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Coal-to-olefins may not be an immediate threat

By Nina Ying Sun | July 31, 2014 10:56 am ET

Image By: Shaanxi YanchangShaanxi Yanchang successfully launched polypropylene production on July 1.

China’s coal-derived plastics are unlikely to form any substantial impact in the resin market in the near term, as new capacity projects are running into issues.

The assessment was based on recent field research by futures analysts organized by the Dalian Commodity Exchange, according to a report by Zhang Chi, an analyst at China’s Guotai Junan Futures.

A shortage of talent has become a major issue that’s causing delays and low utilization rates, Zhang said. The root of the problem lies in the fact that many of the investors of coal-to-olefins projects come from a coal mining, power, and oil refinery background. Incentivized by potential high profitability, these companies hastily built coal-to-olefins capacity without having a sufficient reservoir of technicians and engineers.

For instance, two recently launched projects – Shaanxi Yanchang Petroleum Group’s 1.8 million ton methanol-to-olefins (MTO) project and another 1.8 million ton MTO project by China National Coal Group – both are unable to run at full capacity due to talent shortages.

The methanol-to-propylene (MTP) project by China Datang Inner Mongolia Duolun Coal Chemical Co. Ltd. may be facing even bigger challenges. Zhang commented in his July 29 article that the Datang project is “basically failing” due to both talent shortage as well as major flaws with its chemical process.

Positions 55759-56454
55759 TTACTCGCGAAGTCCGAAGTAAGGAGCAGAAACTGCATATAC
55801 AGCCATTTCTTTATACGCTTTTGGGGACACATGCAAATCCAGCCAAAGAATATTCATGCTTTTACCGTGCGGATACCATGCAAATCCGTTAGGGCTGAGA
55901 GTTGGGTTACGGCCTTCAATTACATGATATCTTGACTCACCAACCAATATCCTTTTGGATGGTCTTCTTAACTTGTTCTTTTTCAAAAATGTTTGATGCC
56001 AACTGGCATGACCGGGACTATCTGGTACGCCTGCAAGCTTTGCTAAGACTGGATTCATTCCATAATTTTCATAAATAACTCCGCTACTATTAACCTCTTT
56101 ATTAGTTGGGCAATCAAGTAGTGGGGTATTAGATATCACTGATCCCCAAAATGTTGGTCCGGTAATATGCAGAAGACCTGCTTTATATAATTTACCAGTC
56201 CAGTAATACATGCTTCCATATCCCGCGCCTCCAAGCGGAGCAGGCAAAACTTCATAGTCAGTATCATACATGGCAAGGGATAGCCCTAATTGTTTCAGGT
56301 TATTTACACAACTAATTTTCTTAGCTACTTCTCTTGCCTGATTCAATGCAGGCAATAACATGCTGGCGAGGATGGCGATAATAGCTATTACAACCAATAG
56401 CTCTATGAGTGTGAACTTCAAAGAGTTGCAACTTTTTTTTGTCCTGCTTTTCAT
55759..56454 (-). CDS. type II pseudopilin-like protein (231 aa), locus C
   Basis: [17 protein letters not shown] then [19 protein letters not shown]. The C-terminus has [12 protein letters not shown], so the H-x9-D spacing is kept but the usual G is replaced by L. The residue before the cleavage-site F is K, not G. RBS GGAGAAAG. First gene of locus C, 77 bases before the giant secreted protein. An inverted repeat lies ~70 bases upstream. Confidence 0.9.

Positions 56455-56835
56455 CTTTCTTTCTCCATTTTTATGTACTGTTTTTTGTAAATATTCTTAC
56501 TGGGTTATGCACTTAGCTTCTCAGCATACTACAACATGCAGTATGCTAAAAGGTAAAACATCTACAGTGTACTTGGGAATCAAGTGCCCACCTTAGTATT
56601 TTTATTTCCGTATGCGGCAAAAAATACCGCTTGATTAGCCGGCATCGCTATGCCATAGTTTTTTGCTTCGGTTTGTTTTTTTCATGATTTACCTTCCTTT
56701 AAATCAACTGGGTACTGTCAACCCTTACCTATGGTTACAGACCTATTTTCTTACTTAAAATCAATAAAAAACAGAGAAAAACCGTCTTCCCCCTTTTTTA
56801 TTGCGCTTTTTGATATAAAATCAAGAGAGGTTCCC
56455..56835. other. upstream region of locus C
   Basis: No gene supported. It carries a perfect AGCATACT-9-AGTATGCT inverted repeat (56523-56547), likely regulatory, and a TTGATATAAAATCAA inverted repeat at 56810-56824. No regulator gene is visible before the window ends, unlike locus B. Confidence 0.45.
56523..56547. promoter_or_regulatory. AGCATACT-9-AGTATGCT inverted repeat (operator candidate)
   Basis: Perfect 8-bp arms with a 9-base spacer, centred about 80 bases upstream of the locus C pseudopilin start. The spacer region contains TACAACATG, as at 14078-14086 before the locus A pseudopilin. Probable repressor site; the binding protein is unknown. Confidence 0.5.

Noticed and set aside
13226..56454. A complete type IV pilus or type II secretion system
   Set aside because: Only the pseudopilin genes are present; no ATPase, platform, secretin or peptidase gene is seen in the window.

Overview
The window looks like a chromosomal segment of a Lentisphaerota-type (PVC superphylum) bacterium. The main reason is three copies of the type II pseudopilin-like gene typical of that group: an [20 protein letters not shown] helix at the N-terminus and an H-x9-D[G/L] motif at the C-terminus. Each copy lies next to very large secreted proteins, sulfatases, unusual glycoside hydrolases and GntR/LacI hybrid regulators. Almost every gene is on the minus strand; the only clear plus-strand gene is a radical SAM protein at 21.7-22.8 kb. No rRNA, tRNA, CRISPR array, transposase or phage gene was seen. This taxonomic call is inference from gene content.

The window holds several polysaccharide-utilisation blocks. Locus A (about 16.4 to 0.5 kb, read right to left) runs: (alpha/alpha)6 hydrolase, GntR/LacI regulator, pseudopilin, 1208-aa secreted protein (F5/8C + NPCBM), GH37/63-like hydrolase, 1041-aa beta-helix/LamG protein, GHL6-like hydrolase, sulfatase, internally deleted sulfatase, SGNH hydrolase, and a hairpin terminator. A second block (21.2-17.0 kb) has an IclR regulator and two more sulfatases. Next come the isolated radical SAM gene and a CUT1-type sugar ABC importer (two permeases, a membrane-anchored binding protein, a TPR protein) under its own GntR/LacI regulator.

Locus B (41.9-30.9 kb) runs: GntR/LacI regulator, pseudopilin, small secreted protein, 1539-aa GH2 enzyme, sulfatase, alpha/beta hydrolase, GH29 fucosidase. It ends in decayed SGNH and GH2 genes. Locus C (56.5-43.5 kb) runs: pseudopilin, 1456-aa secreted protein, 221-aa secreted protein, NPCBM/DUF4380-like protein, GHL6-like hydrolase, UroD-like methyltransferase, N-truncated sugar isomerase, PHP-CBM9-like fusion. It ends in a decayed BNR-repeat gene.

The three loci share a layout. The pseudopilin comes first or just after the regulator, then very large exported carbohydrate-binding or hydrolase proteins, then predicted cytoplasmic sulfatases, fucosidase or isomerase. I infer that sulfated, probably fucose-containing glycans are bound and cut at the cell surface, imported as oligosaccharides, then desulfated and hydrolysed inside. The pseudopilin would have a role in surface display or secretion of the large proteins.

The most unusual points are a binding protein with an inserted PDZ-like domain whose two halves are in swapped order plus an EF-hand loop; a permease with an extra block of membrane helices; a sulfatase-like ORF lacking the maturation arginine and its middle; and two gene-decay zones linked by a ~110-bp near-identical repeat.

Zhang believes Datang’s coal gasification process is meeting quality standards, causing problems for downstream processes and products.

Actually, Datang also uses its own MTP catalyst developed in-house, according to previous media reports. But Zhang’s report didn’t mention it as problematic.

In contrast, Zhang said, Shenhua Baotou Coal Chemical Co.’s coal-to-olefins (CTO) project didn’t encounter talent scarcity, because it recruited fleets of experienced engineers and technicians from Sinopec and ChinaPetro.

“Not every company can take talent from Sinopec and PetroChina like Shenhua did,” Zhang noted. Shenhua is widely known as the largest coal producer in China.

But Shenhua Baotou also faces another common issue for its counterparts – environmental protection. It was ordered to suspend operations for violation of environmental regulations last Jan. Production resumed by last April, as Plastics News China (Chinese) reported.

Guotai’s Zhang noted water scarcity will be the decisive factor in limiting coal-based chemical projects, which happen to be concentrated in Northwest China – with much less precipitation than the coastal regions.

Coal-based chemical production consumes an average of 15 tons of water for each ton of final product, Zhang said.

Zhang concluded that coal-based projects will have limited impact on the PE and PP market, at least for the rest of the year.

(Thanks to Nina Ying Sun, managing editor of our Plastics News China website, for today's post.)

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Coal-to-olefins may not be an immediate threat

By Nina Ying Sun

Published: July 31, 2014 10:56 am ET
Updated: August 1, 2014 2:41 pm ET

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